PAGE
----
Liberal Arts and Sciences places emphasis on health career advising
A health career advising group is being established in the College of Liberal Arts and Sciences to better serve the growing number of undergraduate students at ASU who are interested in medical and health professions.
The move is the next step in a concentrated effort to increase student success and student retention by strengthening advising and career services. The college has added 18 advisors with support and financial commitment from the provost this past semester. Some of the advisors are in the college’s central Office of Student and Academic Programs, while others were added to academic units, including history, psychology and political science.
“There are now more than 70 advisors and dedicated professional staff across the college who assist students with their academic and career planning needs,” says Jack Nelson, associate dean for student and academic programs in the College of Liberal Arts and Sciences.
Two health care advisors will be added to the college’s professional career advising group this spring to assist students who are planning careers in medical and health fields, including dentistry, podiatry, chiropractic, pharmacy, physical therapy and naturopathic medicine. The college’s professional career advising group also provides assistance for pre-law students
“One of the first steps on the path to a medical or health career is to plan early,” Nelson says. “Full-time health career advisors can assist students to choose career paths and courses of study that will prepare them for their chosen careers.”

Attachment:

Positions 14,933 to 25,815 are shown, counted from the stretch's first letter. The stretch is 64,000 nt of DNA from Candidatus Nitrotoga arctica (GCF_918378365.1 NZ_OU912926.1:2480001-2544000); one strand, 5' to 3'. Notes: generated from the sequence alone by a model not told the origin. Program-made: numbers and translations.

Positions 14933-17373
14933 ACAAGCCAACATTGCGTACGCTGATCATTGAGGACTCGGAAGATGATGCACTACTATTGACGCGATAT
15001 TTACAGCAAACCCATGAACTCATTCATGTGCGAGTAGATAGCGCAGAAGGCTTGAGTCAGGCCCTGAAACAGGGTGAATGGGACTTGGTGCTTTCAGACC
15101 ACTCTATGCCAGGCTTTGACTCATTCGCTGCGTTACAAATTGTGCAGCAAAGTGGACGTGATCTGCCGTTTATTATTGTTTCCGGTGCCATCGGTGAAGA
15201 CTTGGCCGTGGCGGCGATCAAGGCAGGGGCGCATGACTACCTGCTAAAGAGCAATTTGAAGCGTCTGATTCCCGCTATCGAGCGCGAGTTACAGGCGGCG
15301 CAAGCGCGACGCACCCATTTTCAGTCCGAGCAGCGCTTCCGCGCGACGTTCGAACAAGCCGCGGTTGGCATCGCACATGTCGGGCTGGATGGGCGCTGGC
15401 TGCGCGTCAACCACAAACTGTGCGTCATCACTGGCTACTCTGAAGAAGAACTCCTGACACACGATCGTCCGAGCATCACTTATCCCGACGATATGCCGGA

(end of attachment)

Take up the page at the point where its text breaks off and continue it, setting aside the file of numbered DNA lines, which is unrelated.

The health career services will be available to students from across the university; from any major and any campus.
“Students often mistakenly believe that pre-med is a major; it is not,” Nelson says.
Advisors will work with students to explain that medical schools admit students from many different majors, provided students have completed the required pre-med courses. They will help students identify the courses needed to be admitted to professional schools
“Over the last decade medical schools and health professional programs have been increasingly accepting and seeking out applicants with a wide variety of majors as diverse as philosophy, music and history, provided those students have taken the health related courses those schools and program require,” Nelson notes.
“In recent years, students interested in careers in the health care field have been allowed to defer declaring a major until well into their college education. They have been assisted by advisors in the School of Life Sciences who are also responsible for advising that school’s own majors,” Nelson says.
Since a major in life sciences is not required for admission to medical or other health professional post graduate work, health career advising will be centralized in the college’s Office of Student and Academic Programs.
“The previous system is being replaced by one that requires every incoming student to declare a major at or before the time of registration. Academic unit advisors will advise about their own majors, in addition to college and university graduation requirements. Students pursuing a career in a health career field will receive advising pertinent to that field in the new college health career advising group,” Nelson says.
Students will still be able to change majors if their first choice does not work out for them, as has always been the case
Until the college’s new health care advising group is in place, students seeking careers in the health care field will continue to receive advising from the Pre-Health Professions Office in the School of Life Sciences, Nelson notes.
Additional information about health career advising services or other career services is available at 480-965-6506.